Verbeten v. Huettl

Citation253 Wis. 510,34 N.W.2d 803
PartiesVERBETEN et al. v. HUETTL et al.
Decision Date18 January 1949
CourtUnited States State Supreme Court of Wisconsin

OPINION TEXT STARTS HERE

Appeal from a judgment of the Circuit Court for Outagamie County; M. G. Eberlein, Circuit Judge.

Reversed and remanded.Action was commenced by Marion Verbeten by Harold Verbeten, her guardian ad litem, and Harold Verbeten, in his own right, plaintiffs, on March 4, 1947 against Ivo Huettl, Francis Huettl, Joseph E. Huettl, Ervin Huettl, Bernard Huettl, and C. F. Huettl, co-partners, d/b/a J. F. Huettl & Sons and New Amsterdam Casualty Company, an Insurance Corporation, to recover damages for personal injuries. Plaintiff was a passenger on a school bus and the complaint charged that defendant negligently deposited his passengers in an unsafe place and that as a result Marion Verbeten was struck and injuried by another car. The action was tried to a court and jury and a special verdict returned.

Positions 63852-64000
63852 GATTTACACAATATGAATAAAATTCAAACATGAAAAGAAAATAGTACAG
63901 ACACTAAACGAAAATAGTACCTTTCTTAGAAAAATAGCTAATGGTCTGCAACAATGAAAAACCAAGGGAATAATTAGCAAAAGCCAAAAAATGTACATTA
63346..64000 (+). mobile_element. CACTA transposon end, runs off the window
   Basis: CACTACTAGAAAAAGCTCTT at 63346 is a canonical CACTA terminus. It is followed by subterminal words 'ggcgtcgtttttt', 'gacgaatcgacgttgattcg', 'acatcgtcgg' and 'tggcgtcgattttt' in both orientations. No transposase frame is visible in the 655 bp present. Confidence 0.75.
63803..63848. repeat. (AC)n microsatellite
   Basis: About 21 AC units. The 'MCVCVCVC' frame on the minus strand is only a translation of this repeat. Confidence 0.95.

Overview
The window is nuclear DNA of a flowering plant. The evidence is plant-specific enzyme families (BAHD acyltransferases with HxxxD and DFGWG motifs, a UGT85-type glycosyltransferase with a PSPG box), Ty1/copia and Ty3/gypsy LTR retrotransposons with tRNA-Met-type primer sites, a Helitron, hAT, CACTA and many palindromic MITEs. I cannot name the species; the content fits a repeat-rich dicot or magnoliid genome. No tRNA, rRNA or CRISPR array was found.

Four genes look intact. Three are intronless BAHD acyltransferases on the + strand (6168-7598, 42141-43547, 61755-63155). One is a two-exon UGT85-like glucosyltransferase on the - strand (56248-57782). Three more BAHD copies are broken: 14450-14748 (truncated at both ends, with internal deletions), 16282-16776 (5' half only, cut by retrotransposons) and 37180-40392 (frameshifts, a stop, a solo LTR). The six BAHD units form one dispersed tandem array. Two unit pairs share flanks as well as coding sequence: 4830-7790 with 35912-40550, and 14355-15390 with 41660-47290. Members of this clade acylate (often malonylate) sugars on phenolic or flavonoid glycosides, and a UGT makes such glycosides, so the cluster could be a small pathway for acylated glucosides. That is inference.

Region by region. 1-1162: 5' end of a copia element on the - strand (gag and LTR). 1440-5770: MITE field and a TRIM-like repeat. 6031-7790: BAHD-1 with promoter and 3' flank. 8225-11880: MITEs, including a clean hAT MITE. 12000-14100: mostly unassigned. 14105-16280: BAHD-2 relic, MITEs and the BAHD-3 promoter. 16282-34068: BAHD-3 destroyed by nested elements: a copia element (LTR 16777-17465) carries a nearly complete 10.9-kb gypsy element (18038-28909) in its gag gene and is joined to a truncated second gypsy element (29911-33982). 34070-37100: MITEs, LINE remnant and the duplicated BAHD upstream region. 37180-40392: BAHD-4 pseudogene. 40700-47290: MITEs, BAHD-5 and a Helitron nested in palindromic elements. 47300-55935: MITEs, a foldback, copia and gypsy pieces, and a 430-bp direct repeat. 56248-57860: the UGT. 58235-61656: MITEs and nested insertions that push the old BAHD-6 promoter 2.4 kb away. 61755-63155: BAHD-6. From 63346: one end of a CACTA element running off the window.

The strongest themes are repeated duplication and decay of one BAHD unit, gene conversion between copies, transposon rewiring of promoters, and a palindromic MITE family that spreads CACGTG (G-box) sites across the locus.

Question No. 1 of the special verdict inquired whether the driver stopped his bus at the northeast corner of the intersection involved. This question was answered ‘yes' by the court.

Question No. 2 was whether defendant brought his bus to a stop south of the intersection. This was to be answered only if a negative answer was given to the first question and was not answered.

Question No. 3 was conditional upon an affirmative answer to the first question and was whether the driver of the bus was negligent in stopping his bus on the northeast corner of the intersection. This question was answered ‘yes' by the courts.

Question No. 4 was whether this negligence if found was a cause of the injury to Marion Verbeten. This was answered ‘no’ by the court.